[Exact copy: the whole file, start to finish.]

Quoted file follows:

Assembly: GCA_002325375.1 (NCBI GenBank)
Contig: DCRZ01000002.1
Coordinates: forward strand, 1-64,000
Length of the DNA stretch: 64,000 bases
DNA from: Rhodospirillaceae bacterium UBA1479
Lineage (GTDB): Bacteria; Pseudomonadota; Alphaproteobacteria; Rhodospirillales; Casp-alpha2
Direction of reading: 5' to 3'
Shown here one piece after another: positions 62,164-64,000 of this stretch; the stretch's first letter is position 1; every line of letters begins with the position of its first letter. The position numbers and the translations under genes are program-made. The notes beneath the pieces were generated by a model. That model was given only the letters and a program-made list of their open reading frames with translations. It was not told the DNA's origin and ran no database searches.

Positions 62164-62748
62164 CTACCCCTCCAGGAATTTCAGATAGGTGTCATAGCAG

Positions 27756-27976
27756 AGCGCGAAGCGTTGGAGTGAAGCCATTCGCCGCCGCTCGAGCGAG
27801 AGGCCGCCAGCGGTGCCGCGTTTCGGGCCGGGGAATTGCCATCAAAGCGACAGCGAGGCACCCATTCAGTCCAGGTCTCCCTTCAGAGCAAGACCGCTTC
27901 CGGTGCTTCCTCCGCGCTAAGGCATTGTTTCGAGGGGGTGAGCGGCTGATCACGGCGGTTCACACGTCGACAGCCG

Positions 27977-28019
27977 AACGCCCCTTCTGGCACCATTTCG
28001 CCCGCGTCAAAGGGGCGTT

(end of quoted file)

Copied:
Assembly: GCA_002325375.1 (NCBI GenBank)
Contig: DCRZ01000002.1
Coordinates: forward strand, 1-64,000
Length of the DNA stretch: 64,000 bases
DNA from: Rhodospirillaceae bacterium UBA1479
Lineage (GTDB): Bacteria; Pseudomonadota; Alphaproteobacteria; Rhodospirillales; Casp-alpha2
Direction of reading: 5' to 3'
Shown here one piece after another: positions 62,164-64,000 of this stretch; the stretch's first letter is position 1; every line of letters begins with the position of its first letter. The position numbers and the translations under genes are program-made. The notes beneath the pieces were generated by a model. That model was given only the letters and a program-made list of their open reading frames with translations. It was not told the DNA's origin and ran no database searches.

Positions 62164-62748
62164 CTACCCCTCCAGGAATTTCAGATAGGTGTCATAGCAG

Positions 27756-27976
27756 AGCGCGAAGCGTTGGAGTGAAGCCATTCGCCGCCGCTCGAGCGAG
27801 AGGCCGCCAGCGGTGCCGCGTTTCGGGCCGGGGAATTGCCATCAAAGCGACAGCGAGGCACCCATTCAGTCCAGGTCTCCCTTCAGAGCAAGACCGCTTC
27901 CGGTGCTTCCTCCGCGCTAAGGCATTGTTTCGAGGGGGTGAGCGGCTGATCACGGCGGTTCACACGTCGACAGCCG

Positions 27977-28019
27977 AACGCCCCTTCTGGCACCATTTCG
28001 CCCGCGTCAAAGGGGCGTT